Two arguments apparently support the thesis that collective identity presupposes an Other: the recognition argument, according to which seeing myself as a self requires recognition by an other whom I also recognize as a self (Hegel); and the dialogic argument, according to which my sense of self can only develop dialogically (Taylor). But applying these arguments to collective identity involves a compositional fallacy. Two modern ideologies mask the particularist thesis’s falsehood. The ideology of indivisible state sovereignty makes sovereignty (...) as such appear particularistic by fusing “internal” with “external” sovereignty; nationalism imagines national identity as particularistic by linking it to sovereignty. But the concatenation of internal sovereignty, external sovereignty, and nation is contingent. Schmitt’s thesis that “the political” presupposes an other conflates internal and external sovereignty, while Mouffe’s neo-Schmittianism conflates difference (Derrida) with alterity. A shared global identity may face many obstacles, but metaphysical impossibility and conceptual confusion are not among them. (shrink)
Evil is a poorly understood phenomenon. In this provocative 2005 book, Professor Vetlesen argues that to do evil is to intentionally inflict pain on another human being, against his or her will, and causing serious and foreseeable harm. Vetlesen investigates why and in what sort of circumstances such a desire arises, and how it is channeled, or exploited, into collective evildoing. He argues that such evildoing, pitting whole groups against each other, springs from a combination of character, situation, and (...) social structure. By combining a philosophical approach inspired by Hannah Arendt, a psychological approach inspired by C. Fred Alford and a sociological approach inspired by Zygmunt Bauman, and bringing these to bear on the Holocaust and ethnic cleansing in the former Yugoslavia, Vetlesen shows how closely perpetrators, victims, and bystanders interact, and how aspects of human agency are recognized, denied, and projected by different agents. (shrink)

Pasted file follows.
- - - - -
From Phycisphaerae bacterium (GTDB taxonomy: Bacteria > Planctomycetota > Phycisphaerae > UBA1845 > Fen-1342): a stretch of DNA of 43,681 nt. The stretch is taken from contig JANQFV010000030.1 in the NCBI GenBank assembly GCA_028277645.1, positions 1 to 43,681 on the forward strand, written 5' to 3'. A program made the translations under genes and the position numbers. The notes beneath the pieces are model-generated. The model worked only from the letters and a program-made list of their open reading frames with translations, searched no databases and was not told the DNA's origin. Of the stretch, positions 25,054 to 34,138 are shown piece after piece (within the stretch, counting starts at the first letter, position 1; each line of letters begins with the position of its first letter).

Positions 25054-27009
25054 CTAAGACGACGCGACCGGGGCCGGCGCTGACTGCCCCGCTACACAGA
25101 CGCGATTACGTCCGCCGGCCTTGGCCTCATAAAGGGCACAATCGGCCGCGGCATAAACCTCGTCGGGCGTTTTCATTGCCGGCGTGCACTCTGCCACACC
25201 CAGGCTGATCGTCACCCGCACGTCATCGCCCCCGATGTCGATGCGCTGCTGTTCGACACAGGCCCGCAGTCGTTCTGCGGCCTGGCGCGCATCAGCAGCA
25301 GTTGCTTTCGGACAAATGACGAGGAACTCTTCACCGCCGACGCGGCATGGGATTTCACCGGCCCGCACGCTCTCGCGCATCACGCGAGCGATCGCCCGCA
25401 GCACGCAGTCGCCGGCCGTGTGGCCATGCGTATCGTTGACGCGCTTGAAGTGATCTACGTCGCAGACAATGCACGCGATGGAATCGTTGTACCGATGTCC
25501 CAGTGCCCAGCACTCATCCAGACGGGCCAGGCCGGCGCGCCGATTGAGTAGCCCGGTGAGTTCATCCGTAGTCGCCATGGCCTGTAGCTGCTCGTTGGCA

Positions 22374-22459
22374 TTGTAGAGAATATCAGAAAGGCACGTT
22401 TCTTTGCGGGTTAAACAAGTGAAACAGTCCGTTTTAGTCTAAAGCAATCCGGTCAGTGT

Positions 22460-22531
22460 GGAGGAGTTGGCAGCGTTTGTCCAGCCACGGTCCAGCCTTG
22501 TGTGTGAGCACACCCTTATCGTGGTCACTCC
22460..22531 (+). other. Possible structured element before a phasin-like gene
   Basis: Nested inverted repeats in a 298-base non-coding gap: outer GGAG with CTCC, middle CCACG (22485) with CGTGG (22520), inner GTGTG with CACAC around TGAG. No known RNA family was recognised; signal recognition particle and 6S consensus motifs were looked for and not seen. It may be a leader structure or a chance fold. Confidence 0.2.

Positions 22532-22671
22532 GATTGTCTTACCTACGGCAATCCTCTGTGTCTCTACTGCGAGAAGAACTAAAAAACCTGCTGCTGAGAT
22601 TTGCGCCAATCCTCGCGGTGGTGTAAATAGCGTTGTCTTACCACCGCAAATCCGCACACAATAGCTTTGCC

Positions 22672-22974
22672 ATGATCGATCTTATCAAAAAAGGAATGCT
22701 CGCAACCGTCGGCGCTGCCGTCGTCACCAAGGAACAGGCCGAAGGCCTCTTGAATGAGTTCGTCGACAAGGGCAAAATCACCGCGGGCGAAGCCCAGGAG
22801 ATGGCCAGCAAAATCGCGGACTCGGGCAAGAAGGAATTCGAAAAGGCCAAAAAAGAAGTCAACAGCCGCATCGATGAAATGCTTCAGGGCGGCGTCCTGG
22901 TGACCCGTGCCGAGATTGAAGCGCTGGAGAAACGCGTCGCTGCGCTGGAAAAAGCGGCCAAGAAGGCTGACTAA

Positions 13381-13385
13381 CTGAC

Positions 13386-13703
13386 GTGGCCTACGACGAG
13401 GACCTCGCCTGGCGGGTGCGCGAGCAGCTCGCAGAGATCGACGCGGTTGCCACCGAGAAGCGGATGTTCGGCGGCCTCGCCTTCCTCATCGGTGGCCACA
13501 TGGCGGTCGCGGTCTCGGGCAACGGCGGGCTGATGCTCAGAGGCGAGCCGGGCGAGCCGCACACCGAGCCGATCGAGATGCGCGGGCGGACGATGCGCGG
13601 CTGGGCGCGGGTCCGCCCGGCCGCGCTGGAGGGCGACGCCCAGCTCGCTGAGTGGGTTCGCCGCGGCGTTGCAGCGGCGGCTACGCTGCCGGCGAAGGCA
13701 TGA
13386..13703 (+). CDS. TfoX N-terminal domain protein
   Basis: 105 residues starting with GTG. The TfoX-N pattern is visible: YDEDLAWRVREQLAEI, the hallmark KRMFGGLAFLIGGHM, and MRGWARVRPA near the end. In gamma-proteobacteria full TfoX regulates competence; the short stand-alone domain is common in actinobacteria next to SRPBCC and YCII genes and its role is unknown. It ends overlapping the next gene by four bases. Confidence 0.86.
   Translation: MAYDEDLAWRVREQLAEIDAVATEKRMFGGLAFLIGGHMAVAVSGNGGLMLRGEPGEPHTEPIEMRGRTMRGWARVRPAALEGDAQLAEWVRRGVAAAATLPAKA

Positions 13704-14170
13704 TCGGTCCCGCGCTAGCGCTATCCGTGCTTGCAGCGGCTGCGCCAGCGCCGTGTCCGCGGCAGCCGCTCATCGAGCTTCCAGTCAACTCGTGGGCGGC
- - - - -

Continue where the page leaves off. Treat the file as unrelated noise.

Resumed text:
This paper offers a comparison of three different kinds of collective attitudes: aggregate, common, and corporate attitudes. They differ not only in their relationship to individual attitudes—e.g., whether they are “reducible” to individual attitudes—but also in the roles they play in relation to the collectives to which they are ascribed. The failure to distinguish them can lead to confusion, in informal talk as well as in the social sciences. So, the paper’s message is an appeal for disambiguation.
Thomas Pogge has argued, famously, that ‘we’ are violating the rights of the global poor insofar as we uphold an unjust international order which provides a legal and economic framework within which individuals and groups can and do deprive such individuals of their lives, liberty and property. I argue here that Pogge’s claim that we are violating a negative duty can only be made good on the basis of a substantive theory of collective action; and that it can only (...) provide substantive ethical guidance when combined with an account of how collective action gives rise to forward-looking responsibility and/or accountability on an individual level. I consider accounts of these two topics given in work by Peter French and Christopher Kutz; and I argue that neither of them give Pogge what he needs. Although there is a sense in which 'we' can be said to be violating the rights of the worst off, the sense in which this is true does not generate any plausible action-guiding claims for individuals. (shrink)
This paper defends the claim that collective responsibility can be based on group membership. It argues that collective responsibility is best understood in terms of duties to respond to the victims of collective crimes. Reasonable fear on the part of the victimized groups creates duties to respond for members of the perpetrating group. This account does a better job of capturing our intuitions about actual cases and the phenomenology of collective responsibility than other accounts currently on (...) offer. It also offers us a justification of collective responsibility judgments that is compatible with the separateness of persons. (shrink)